Idol Chatter

There’s an old psychiatrists’ joke that goes: “If you’re a jerk, and you go talk to a psychiatrist about being a jerk, afterwards you’ll still be a jerk. But you’ll feel good about it.” The same might be said for Tony Soprano.

With only two episodes to go, the leitmotif of mental health emerged as a central character, the raison d’etre of the Soprano clan. Every member of the immediate family has sought psychiatric care: Tony, Carmela, Meadow; Uncle Junior is in a mental hospital for the criminally insane; and A.J. is the latest victim of the Soprano “curse,” as Carmela calls it.

Disillusioned by the world and disturbed in particular by his class on Israeli-Palestinian relations, A.J. attempts to kill himself in the family pool, only to realize at the last moment that he doesn’t want to die. In one of the most discomfiting moments on television, A.J. struggles against the line tethering him to the concrete block at the bottom of the pool and manages to push the suffocating Ziploc baggy and rubber band up above his nose and mouth, gasping for air. Tony returns home and fishes A.J. out of the water only to initially chastise him–and then hold the weeping boy in his arms.

Upon talking to Dr. Malfi about A.J.’s suicide attempt, Tony asks the eternal question “Why me?” He goes on to explain that he thinks he is a good man. Indeed, for all of his faults, Tony fiercely loves his family, or at least the idea of family, and usually tries to do right by his larger mafia family. But Tony is not a regular family guy–nor are his cohorts, who console Tony by sharing stories of their anorexic daughters and depressed sons, explaining that “kids are under a lot of pressure these days.”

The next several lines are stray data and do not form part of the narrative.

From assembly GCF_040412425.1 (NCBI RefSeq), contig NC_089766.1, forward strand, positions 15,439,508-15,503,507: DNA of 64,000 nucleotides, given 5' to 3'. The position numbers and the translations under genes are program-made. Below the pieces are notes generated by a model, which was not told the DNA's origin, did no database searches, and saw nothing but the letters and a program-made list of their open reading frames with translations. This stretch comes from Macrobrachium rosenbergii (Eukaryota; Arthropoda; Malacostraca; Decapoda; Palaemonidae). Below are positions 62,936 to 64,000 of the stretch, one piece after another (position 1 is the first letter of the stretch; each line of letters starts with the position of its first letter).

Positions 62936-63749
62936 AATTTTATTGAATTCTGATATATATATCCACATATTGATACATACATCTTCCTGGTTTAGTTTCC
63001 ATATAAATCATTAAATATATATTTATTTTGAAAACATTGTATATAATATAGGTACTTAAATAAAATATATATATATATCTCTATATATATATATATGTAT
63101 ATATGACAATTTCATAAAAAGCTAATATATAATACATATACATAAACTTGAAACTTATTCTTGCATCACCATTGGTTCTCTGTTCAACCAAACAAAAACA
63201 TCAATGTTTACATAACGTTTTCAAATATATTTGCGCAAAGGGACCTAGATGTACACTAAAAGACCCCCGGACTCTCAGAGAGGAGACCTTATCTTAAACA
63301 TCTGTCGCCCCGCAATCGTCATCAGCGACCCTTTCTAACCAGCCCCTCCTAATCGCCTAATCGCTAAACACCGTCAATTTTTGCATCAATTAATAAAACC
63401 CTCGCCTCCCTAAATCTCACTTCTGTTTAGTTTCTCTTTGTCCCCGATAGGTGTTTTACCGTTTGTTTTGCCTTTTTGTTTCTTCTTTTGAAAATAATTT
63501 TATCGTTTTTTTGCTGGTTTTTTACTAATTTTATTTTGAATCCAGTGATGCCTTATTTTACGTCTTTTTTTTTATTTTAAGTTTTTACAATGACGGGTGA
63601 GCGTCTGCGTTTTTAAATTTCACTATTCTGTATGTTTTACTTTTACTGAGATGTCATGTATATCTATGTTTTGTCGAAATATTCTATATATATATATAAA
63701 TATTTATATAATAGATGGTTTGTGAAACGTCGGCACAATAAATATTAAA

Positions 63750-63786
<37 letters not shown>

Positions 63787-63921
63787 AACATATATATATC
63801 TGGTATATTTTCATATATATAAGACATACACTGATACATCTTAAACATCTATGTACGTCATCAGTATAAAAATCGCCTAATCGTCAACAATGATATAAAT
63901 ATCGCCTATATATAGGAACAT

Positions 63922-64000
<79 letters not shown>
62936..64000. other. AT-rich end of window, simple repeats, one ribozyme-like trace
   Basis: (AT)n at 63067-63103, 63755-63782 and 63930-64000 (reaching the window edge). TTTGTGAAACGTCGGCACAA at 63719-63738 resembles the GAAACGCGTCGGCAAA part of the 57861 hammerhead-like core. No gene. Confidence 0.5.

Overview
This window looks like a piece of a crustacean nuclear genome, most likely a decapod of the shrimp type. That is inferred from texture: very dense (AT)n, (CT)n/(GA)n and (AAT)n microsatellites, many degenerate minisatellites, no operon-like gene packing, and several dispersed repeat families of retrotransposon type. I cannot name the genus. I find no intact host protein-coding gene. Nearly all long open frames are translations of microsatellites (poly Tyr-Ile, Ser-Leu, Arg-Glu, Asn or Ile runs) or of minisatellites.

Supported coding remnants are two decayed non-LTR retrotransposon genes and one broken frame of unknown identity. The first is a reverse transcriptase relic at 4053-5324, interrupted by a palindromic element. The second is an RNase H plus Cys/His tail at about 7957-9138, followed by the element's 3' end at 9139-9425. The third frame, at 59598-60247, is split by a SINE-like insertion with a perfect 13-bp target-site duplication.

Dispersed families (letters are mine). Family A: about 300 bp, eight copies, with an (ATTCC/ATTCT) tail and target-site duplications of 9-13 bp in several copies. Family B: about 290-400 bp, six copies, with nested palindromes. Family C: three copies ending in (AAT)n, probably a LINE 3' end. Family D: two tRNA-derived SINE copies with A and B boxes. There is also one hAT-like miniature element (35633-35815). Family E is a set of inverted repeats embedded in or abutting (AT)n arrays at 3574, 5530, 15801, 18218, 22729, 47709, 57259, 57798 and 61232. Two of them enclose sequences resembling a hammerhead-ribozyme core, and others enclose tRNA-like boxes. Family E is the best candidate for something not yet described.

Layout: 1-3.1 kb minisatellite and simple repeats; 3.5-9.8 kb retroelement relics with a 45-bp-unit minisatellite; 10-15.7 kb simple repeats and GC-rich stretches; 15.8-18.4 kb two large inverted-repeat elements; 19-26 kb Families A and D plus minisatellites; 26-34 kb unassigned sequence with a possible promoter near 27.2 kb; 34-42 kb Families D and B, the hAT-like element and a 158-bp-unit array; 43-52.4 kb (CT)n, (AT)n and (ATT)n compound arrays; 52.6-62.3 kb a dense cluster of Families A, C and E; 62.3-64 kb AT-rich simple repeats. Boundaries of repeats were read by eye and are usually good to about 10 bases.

And Anthony, Jr. more so. Though his insta-nihilism didn’t seem absolutely sincere, it’s worth considering that A.J. has never had a “You’re in the Mafia, Dad” moment like Meadow. He’s never voiced the discomfort with the family business that seems to color everything and uses his comments about things like fecal matter in meat to repudiate and criticize his parents, since he’s afraid to confront them about Tony’s criminal life.

Meanwhile, in an odd aside, Dr. Elliott Kupferberg tells Dr. Malfi that a recent study has shown that talk therapy doesn’t help sociopaths become upstanding citizens, but in fact aids them in their criminality. While not a classic sociopath, Tony has been able to use the insights provided by therapy against others–helping manipulate them and justifying his own actions. Psychiatry has been a part of “The Sopranos” since the pilot episode, and it seems that it is to writer/producer David Chase what religious references are to Scorsese or Coppola–a way to bring out the secretive characters’ inner lives.

We sympathize with Tony because of his therapy; we sympathize with him because we see things most often from his perspective. We know all about his family, and we perceive the genuineness of his emotions about his wife and children and, occasionally, his desire to create something slightly better than a brutal, ugly existence for them. If we saw as little of Tony’s inner life as we see of Phil Leotardo’s or some of the other cruel and violent criminals in the series, then we’d find it difficult to have any feeling for him.

But as it is, we still believe that deep, deep down, Tony really could be a good man.

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